828 F.3d 70 (2nd Cir. 2016), 14-181-cv, Walsh v. New York City Housing Authority
|Citation:||828 F.3d 70|
|Opinion Judge:||Hall, Circuit Judge :|
|Party Name:||RITA WALSH, Plaintiff-Appellant, v. NEW YORK CITY HOUSING AUTHORITY, Defendant-Appellee|
|Attorney:||LAURA SAGER, Washington Square Legal Services, New York, NY, for Plaintiff-Appellant. DONNA MARIE MURPHY, New York City Housing Authority, New York, NY, for Defendant-Appellee.|
|Judge Panel:||Before: CALABRESI, HALL, and LIVINGSTON, Circuit Judges. Judge Livingston dissents in a separate opinion. Debra Ann Livingston, Circuit Judge, dissenting:|
|Case Date:||July 07, 2016|
|Court:||United States Courts of Appeals, Court of Appeals for the Second Circuit|
Argued March 2, 2015
Appeal from the United States District Court for the Southern District of New York (Buchwald, J.) granting summary judgment in favor of defendant New York City Housing Authority (" NYCHA" ) on plaintiff Rita Walsh's claims of sex-based discrimination in violation of Title VII and the New York Human Rights Law. The district court concluded that NYCHA proffered a legitimate, nondiscriminatory reason for its refusal to hire Walsh as a bricklayer, and that Walsh did not produce sufficient evidence from which a reasonable jury could conclude that the NYCHA's action was motivated in part by sex-based discrimination. We hold that the district court erred by evaluating each piece of Walsh's evidence in isolation, rather than viewing that evidence as a whole. We conclude that because Walsh has proffered sufficient evidence to create a question of material fact as to whether the NYCHA's refusal to hire her was motivated in part by the fact that she is female, summary judgment is inappropriate.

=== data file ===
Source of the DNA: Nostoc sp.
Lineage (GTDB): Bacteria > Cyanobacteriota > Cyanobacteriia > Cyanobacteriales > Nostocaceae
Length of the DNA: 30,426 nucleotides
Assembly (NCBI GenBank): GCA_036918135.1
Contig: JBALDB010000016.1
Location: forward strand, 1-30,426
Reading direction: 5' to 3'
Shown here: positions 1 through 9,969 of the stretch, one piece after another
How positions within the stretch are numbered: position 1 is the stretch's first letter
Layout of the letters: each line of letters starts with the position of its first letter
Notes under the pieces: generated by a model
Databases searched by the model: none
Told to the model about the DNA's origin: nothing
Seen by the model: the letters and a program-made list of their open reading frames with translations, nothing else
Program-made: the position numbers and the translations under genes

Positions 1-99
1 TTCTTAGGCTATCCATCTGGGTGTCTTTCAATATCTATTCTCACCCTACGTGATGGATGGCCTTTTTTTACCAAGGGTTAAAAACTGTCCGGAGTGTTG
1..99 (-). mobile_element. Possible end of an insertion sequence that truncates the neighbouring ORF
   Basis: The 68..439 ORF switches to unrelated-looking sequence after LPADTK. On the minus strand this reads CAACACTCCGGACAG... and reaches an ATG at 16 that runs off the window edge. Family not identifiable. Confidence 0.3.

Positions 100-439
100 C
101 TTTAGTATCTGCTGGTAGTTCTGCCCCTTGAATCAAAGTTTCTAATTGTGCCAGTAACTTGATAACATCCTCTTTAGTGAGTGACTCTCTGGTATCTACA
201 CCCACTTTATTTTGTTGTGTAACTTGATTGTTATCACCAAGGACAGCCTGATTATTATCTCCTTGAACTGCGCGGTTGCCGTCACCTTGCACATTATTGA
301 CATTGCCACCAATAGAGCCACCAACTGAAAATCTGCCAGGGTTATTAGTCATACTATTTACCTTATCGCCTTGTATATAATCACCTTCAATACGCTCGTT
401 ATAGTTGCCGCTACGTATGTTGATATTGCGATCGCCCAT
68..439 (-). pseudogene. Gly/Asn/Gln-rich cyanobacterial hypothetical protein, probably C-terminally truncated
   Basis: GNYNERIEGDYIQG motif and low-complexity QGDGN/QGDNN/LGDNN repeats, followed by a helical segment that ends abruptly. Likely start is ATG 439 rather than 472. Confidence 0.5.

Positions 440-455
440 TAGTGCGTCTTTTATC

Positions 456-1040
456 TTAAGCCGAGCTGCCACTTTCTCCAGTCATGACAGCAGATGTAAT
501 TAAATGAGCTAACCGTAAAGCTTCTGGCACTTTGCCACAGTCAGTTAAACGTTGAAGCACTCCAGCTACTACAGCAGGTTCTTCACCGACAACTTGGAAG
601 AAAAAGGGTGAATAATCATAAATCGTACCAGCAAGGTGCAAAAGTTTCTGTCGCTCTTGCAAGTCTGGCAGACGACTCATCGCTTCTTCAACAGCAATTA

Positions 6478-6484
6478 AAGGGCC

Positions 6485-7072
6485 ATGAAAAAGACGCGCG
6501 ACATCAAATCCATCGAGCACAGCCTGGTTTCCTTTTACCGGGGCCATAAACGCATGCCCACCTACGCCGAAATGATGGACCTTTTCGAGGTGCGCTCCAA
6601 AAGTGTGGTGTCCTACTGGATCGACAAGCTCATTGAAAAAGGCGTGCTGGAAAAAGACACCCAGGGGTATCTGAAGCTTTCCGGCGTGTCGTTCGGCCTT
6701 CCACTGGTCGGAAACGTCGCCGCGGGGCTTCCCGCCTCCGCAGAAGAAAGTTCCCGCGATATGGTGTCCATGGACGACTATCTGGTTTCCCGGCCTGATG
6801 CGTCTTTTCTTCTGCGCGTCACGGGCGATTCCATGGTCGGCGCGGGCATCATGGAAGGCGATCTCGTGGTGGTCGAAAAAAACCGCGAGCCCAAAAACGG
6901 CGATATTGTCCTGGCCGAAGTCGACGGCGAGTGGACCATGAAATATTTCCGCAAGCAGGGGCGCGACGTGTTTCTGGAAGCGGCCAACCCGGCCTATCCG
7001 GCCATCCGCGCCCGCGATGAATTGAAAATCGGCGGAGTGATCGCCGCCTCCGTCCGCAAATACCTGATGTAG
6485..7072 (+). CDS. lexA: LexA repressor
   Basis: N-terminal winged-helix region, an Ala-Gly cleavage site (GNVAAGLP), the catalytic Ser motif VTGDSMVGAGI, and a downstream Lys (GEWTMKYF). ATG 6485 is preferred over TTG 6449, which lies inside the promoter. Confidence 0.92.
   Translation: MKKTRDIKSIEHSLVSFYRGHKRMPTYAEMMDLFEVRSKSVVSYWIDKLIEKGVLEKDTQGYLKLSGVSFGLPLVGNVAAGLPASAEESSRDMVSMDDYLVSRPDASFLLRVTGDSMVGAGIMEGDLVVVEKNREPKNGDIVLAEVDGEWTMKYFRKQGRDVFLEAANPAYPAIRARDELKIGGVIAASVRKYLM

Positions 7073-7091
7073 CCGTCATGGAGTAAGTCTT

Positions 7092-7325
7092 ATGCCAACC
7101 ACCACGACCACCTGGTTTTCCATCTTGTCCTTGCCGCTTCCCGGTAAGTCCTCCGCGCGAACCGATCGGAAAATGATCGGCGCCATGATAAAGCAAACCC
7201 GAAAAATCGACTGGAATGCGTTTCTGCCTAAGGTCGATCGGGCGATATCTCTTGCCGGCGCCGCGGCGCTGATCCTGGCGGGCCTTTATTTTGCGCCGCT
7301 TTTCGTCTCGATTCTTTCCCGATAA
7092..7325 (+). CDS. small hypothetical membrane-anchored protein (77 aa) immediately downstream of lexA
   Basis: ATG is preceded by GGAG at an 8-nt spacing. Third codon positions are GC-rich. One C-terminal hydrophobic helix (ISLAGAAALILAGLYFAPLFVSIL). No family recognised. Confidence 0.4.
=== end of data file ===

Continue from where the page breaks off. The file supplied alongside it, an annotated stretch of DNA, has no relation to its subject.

VACATED and REMANDED.
LAURA SAGER, Washington Square Legal Services, New York, NY, for Plaintiff-Appellant.